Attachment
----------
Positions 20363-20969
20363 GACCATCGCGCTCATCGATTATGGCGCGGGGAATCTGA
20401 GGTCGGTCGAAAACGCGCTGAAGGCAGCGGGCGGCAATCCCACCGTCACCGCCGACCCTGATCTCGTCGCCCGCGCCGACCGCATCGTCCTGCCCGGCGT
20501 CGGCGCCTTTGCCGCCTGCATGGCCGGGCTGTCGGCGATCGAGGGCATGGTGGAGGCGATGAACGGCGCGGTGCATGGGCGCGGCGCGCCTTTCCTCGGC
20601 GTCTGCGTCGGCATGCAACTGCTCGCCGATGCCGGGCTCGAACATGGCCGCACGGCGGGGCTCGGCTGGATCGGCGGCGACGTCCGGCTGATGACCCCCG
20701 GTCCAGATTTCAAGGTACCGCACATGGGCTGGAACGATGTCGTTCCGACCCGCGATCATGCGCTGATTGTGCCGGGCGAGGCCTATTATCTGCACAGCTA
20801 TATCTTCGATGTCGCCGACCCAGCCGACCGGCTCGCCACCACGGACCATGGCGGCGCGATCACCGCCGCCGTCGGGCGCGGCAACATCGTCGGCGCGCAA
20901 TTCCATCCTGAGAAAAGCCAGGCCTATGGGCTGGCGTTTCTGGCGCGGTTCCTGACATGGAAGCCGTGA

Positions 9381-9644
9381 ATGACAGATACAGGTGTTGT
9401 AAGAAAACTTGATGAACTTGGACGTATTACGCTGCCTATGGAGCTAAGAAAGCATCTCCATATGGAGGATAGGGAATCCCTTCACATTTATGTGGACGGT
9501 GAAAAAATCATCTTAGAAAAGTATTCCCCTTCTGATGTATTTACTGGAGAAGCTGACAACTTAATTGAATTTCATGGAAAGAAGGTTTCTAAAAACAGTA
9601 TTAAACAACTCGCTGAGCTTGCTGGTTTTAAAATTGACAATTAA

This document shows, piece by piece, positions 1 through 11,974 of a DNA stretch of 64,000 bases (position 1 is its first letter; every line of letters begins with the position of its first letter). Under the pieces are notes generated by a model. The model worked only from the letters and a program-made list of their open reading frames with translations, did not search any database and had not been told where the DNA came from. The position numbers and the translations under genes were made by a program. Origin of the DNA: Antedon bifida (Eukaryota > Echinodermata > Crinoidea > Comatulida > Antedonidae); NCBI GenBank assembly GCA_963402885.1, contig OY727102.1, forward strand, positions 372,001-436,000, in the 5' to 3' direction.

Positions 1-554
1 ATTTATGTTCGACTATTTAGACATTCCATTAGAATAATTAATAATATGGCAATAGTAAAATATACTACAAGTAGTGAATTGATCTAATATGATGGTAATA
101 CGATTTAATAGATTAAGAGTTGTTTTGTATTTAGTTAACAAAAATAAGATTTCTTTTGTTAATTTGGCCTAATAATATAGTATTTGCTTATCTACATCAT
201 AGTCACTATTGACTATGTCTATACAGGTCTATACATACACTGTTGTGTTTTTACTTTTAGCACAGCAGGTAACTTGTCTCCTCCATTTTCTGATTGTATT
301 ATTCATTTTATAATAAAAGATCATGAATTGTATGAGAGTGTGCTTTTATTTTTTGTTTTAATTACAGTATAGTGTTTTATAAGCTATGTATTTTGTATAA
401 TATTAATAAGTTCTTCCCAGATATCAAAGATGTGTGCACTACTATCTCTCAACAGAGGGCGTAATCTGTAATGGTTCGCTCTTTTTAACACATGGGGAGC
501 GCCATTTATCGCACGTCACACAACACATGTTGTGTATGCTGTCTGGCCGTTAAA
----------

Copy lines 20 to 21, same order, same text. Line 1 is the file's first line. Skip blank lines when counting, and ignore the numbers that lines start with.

401 TATTAATAAGTTCTTCCCAGATATCAAAGATGTGTGCACTACTATCTCTCAACAGAGGGCGTAATCTGTAATGGTTCGCTCTTTTTAACACATGGGGAGC
501 GCCATTTATCGCACGTCACACAACACATGTTGTGTATGCTGTCTGGCCGTTAAA